The patient was treated with itraconazole 100 mg twice a day and tapering dose of oral steroids for 8 weeks. Even though he reported a slight improvement in respiratory symptoms, chest signs persisted. Repeat bronchoscopy after 8 weeks of medical treatment revealed the persistence of the intraluminal lesion [Figure 3]a. Hence, the same was removed in piecemeal using biopsy forceps and giving good saline lavage ultimately achieving complete clearance and luminal patency [Figure 3]b. The distal orifices were inspected which were found to be normal. Subsequently, he was discharged on inhaled medications (inhaled corticosteroids and long-acting beta-agonists). Follow up after 1 month revealed significant improvement in respiratory symptoms and signs. Repeat bronchoscopy showed no recurrence. The patient is maintained on inhaled medications with periodic follow up.{Figure 3}


In 1952, Hinson et al. categorized pulmonary aspergillosis based on host immunity, into invasive aspergillosis, allergic bronchopulomonary aspergillosis (ABPA) and aspergilloma.[1] In 1981, Gefter et al. described a fourth entity characterized by limited invasion of lung parenchyma– termed as “semi-invasive aspergillosis, an intermediate form in between invasive aspergillosis and aspergilloma.”[2] In 1969, Sawasaki et al. described bronchial stump aspergillosis, a lung resection sequelae caused by secondary infection of the silk suture material used to close the bronchus.[3]

Endobronchial aspergilloma is rare and does not fit into any of the above-mentioned categories. It is usually detected incidentally as a necrotic mass causing bronchial obstruction. In 1991, Denning et al. first described endobronchial aspergilloma in three patients with AIDS.[4],[5]

Air flow stasis to colonize the bronchial lumen is essential for endobronchial aspergilloma. Hence, a nidus or structural change that induces air flow stasis is a predisposing factor for aspergillosis in immunocompetent individuals. The patients may have an underlying lung disease such as asthma, chronic bronchitis, or cystic fibrosis. Endobronchial aspergilloma is usually asymptomatic. However, it can also present with a cough and hemoptysis.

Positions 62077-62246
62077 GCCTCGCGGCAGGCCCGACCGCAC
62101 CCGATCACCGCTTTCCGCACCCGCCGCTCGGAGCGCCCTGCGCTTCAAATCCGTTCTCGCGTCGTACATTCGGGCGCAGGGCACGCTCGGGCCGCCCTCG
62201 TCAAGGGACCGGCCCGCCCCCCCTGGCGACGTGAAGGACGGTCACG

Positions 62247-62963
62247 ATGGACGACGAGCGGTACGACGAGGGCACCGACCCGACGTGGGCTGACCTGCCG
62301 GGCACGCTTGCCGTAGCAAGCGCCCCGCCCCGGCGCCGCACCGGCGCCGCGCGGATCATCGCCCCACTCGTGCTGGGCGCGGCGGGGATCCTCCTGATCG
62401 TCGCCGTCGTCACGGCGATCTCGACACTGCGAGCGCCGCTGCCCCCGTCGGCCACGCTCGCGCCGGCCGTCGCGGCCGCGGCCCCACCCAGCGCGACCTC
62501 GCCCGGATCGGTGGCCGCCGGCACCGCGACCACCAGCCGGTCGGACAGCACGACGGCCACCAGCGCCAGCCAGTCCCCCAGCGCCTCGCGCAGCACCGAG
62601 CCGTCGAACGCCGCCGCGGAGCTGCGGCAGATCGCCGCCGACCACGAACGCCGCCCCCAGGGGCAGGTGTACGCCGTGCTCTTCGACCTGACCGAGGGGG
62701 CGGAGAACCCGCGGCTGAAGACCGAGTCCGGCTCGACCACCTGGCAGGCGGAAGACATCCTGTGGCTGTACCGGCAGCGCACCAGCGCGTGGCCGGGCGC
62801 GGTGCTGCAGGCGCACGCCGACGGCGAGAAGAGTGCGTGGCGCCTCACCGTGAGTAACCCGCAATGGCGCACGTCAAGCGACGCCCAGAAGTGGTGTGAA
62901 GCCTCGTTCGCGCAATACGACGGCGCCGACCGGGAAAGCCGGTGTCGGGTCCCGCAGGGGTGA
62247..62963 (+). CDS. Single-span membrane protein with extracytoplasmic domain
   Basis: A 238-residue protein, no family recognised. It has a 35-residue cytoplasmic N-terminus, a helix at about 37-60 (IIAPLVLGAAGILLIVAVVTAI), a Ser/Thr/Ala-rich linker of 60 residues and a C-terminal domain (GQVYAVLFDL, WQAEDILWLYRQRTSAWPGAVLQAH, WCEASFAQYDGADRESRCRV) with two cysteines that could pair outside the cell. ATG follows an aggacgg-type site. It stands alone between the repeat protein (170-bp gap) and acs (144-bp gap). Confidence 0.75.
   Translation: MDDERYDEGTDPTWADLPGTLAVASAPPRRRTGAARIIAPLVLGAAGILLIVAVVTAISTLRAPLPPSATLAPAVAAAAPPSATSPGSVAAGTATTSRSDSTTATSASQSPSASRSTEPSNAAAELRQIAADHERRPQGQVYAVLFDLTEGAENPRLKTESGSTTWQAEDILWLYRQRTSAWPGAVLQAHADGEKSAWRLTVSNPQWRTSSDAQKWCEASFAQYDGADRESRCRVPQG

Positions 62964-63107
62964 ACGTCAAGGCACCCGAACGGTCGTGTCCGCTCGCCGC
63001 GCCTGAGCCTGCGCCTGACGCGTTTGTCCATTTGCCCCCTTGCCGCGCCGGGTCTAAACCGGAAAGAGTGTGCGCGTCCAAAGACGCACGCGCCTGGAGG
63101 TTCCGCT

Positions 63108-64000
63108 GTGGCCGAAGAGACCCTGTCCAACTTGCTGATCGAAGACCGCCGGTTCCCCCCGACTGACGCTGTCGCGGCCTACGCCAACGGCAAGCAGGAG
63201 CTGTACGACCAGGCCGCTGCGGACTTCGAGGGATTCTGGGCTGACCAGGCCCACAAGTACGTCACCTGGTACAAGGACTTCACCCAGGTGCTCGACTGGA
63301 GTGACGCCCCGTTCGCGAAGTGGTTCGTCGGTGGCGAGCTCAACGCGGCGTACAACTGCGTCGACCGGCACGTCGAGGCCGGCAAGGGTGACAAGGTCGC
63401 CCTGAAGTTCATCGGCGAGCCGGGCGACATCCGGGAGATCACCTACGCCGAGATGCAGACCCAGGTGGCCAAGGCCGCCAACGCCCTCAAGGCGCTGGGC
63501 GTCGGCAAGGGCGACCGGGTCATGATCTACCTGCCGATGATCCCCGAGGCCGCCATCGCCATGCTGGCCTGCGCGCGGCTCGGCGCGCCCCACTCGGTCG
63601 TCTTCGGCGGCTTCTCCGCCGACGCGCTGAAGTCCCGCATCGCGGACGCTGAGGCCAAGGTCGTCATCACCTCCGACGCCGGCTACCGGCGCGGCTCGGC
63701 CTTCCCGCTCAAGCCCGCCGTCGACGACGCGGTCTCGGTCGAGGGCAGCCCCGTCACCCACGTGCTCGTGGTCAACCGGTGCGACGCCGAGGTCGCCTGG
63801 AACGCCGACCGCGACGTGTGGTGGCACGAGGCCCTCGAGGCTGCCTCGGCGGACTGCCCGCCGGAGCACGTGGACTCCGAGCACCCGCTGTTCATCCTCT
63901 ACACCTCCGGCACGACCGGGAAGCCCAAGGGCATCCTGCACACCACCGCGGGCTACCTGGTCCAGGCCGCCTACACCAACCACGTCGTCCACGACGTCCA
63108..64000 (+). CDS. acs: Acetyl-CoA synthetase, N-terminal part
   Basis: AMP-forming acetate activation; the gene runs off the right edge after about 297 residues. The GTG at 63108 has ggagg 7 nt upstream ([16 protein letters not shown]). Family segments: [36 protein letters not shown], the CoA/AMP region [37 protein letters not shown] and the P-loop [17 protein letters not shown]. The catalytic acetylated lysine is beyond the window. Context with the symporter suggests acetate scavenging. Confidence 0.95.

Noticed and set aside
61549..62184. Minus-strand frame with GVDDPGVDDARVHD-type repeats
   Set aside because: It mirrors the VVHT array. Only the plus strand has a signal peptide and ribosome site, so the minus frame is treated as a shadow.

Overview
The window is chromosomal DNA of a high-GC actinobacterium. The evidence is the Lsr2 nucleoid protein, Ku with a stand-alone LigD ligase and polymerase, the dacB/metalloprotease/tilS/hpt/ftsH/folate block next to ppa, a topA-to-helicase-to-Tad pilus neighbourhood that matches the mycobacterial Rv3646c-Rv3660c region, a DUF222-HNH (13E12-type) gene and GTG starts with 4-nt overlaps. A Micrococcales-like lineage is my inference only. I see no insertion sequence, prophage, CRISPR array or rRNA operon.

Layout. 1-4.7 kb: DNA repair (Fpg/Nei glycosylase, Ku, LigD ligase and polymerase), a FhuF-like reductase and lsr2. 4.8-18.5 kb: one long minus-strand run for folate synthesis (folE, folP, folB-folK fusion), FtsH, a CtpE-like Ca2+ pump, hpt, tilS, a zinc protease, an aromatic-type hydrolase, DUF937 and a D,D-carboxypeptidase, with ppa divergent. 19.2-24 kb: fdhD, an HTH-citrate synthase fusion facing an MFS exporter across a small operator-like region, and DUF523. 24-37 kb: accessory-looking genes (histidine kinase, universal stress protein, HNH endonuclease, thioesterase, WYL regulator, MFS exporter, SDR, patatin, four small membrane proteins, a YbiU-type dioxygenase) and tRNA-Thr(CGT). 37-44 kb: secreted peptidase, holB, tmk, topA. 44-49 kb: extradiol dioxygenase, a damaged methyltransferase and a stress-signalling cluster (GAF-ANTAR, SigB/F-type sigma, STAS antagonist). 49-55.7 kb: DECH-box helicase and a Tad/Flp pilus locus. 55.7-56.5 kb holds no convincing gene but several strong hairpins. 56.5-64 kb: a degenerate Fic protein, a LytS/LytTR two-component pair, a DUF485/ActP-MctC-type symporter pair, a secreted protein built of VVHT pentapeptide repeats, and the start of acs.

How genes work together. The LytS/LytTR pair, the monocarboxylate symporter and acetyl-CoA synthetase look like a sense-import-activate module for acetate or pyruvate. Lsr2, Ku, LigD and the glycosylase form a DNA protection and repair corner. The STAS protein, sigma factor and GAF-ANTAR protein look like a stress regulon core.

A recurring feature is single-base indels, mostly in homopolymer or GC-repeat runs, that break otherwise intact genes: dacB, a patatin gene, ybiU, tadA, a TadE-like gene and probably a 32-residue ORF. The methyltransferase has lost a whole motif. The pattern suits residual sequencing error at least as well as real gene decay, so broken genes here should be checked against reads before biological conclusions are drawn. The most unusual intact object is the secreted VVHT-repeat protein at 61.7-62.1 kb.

Endobronchial aspergilloma sometimes mimic an endobronchial lung cancer.[6] A superimposed endobronchial aspergilloma can mask an endobronchial carcinoid or a lung cancer.[7] It can be often associated with a foreign body [8] and can cause a bronchomediastinal fistula.[9]

Endobronchial aspergilloma may be a sole manifestation of pulmonary aspergillosis. It can also be associated with pulmonary aspergillosis including chronic necrotizing pulmonary aspergillosis or ABPA.[10] The approach to endobronchial aspergilloma includes bronchoscopic biopsy followed by histopathology examination.

Endobronchial aspergilloma may be a simple colonization of airway lumen of aspergillus species in the immune-competent host and hence does not require any specific treatment. Anti-fungal therapy has usually no benefit. Surgical resection may be considered as an alternative treatment strategy in patients with a favorable pulmonary reserve.[11],[12]

In conclusion, endobronchial aspergilloma is usually an incidental finding. It can mimic an endobronchial malignancy. It usually occurs in immunocompromised individuals and in patients with underlying lung disease but can also occur otherwise. It is a necrotic mass obstructing bronchus. Bronchoscopy is the tool for diagnosis and can be confirmed by biopsy. This case is more than just a bronchoscopic curiosity, as it helps us to understand the wide variety of pulmonary aspergillosis. Optimal treatment strategy has not yet been established.

We describe a rare entity (endobronchial aspergillosis) mimicking a common medical condition (bronchogenic carcinoma). Complete removal of this intrabronchial lesion through flexible fiber-optic bronchoscopy and mild sedation obviating the need for more invasive procedures such as rigid bronchoscopy and general anesthesia makes our case more interesting. This case report, while highlighting the existence of this unique clinical entity, also throws light on potential treatment option which can be curative.

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Conflicts of interest

There are no conflicts of interest.